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Tag:second-round playoffs
Posted on: May 8, 2011 6:07 pm
Edited on: May 8, 2011 6:49 pm
 

Andrew Bynum, Lamar Odom ejected for dirty hits

Andrew Bynum and Lamar Odom of the Los Angeles Lakers were ejected for dirty plays late in Game 4 against the Dallas Mavericks. Posted by Ben Golliver.

If you thought Ron Artest's clothesline of J.J. Barea in Game 2 was the definition of disgracing yourself in defeat, think again.

The Los Angeles Lakers sank to a new low, as two starters were ejected as the team was swept out of the Western Conference semifinals in four games by the Dallas Mavericks.

First, it was forward Lamar Odom, who shoved Mavericks All-Star forward Dirk Nowitzki near the three-point line. With the Mavericks leading 94-68 with nine minutes remaining in the fourth quarter, Odom leaned hard into Nowitzki as he looked to establish position near the arc. Nowitzki fell immediately to the ground and Odom was whistled for a flagrant foul and immediately ejected.

Here's a look at Odom's hit on Nowitzki.


That wasn't nearly the worst of it, though. The worst came less than a minute later.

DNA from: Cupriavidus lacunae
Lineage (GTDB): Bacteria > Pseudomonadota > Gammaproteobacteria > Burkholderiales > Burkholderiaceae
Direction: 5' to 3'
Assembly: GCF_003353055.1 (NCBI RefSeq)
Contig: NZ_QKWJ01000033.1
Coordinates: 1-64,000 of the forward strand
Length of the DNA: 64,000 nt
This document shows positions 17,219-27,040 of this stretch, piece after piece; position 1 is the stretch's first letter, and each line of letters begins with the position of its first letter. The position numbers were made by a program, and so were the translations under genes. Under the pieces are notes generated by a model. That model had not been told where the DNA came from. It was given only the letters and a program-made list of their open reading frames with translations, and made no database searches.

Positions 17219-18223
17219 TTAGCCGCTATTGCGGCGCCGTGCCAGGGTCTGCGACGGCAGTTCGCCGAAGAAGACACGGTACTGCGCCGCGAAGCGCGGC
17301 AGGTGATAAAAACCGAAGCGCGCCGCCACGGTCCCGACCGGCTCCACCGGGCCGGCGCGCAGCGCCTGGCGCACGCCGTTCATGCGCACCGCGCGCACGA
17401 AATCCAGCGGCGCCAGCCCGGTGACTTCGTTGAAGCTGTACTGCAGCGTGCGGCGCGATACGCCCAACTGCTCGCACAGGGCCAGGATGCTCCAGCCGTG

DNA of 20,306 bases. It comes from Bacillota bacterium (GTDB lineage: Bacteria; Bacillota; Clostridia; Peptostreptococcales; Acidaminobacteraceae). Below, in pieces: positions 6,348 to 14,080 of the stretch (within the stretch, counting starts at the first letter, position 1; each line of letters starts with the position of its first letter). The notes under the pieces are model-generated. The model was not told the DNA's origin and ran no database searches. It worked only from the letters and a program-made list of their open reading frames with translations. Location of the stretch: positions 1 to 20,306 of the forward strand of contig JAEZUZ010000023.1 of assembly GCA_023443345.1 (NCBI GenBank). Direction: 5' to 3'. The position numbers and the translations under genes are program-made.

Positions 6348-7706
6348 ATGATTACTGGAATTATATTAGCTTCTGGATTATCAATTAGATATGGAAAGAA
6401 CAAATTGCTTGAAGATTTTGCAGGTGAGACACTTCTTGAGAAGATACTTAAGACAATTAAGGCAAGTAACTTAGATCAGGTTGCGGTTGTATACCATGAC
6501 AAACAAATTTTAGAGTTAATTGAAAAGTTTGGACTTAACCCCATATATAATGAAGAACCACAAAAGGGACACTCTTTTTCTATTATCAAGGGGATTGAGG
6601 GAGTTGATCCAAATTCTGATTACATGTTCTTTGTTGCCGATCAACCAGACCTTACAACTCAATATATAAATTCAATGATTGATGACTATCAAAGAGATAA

The cheapest play of the playoffs distinction goes to Lakers center Andrew Bynum, who delivered a forearm shiver to the chest of Barea, who was exposed in mid-air as he was attempting a runner. Bynum made no play whatsoever on the ball and was issued a flagrant foul and immediately ejected. He took his jersey off and stomped off the court, with Artest serving as his escort underneath a cascade of boos.

Here's a look at Bynum's dirty hit on Barea. 

For more on the Lakers disgrace, CBSSports.com's Ken Berger has you covered.
Posted on: May 8, 2011 3:34 pm
Edited on: May 9, 2011 10:40 am
 

Rondo, West expected to play Game 4 after MRIs

Boston Celtics coach Doc Rivers says Rajon Rondo and Delonte West will play in Game 4 following MRIs. Posted by Ben Golliver.
rajon-rondo-elbow

UPDATE: Rondo was given an X-ray, MRI and CT scan and all results were negative. He's being officially listed as questionable for Game 4.

During Saturday's Game 3 against the Miami Heat, Boston Celtics guards Rajon Rondo and Delonte West both went down with injury. For Rondo, it was a gruesome dislocated elbow  while West suffered a shoulder injury just before halftime.

Boston.com reports that both players underwent MRIs and that Celtics coach Doc Rivers expects both to be available to play in Monday night's Game 4, although he expressed a bit of apprehension regarding Rondo. 
"Right now we're going with they're all playing," said Rivers, who was including Shaquille O'Neal. "Hopefully we'll know something by the end of our film session. Obviously (Rondo's elbow) was far more painful today, a lot of swelling."